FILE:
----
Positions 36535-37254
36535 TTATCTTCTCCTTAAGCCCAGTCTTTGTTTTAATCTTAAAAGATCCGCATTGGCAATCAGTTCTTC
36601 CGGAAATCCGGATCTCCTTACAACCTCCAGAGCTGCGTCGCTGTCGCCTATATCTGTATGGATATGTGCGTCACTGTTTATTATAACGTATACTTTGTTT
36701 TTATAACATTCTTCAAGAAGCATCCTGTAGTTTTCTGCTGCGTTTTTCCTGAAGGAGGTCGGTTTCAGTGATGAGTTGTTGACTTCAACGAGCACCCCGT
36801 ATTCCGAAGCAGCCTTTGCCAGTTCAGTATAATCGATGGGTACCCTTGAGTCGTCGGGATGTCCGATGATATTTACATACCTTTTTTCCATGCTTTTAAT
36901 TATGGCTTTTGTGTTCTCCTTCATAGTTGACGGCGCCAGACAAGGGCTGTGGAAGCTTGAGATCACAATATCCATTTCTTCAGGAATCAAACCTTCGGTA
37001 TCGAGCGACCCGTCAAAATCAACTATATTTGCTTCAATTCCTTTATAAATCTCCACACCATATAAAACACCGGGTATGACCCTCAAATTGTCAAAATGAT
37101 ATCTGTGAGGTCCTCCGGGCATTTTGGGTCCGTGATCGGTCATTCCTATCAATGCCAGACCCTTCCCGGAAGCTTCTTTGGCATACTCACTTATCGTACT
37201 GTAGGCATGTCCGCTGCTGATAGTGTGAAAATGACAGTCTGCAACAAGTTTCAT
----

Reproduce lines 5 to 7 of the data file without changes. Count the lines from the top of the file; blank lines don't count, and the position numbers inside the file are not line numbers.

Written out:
36801 ATTCCGAAGCAGCCTTTGCCAGTTCAGTATAATCGATGGGTACCCTTGAGTCGTCGGGATGTCCGATGATATTTACATACCTTTTTTCCATGCTTTTAAT
36901 TATGGCTTTTGTGTTCTCCTTCATAGTTGACGGCGCCAGACAAGGGCTGTGGAAGCTTGAGATCACAATATCCATTTCTTCAGGAATCAAACCTTCGGTA
37001 TCGAGCGACCCGTCAAAATCAACTATATTTGCTTCAATTCCTTTATAAATCTCCACACCATATAAAACACCGGGTATGACCCTCAAATTGTCAAAATGAT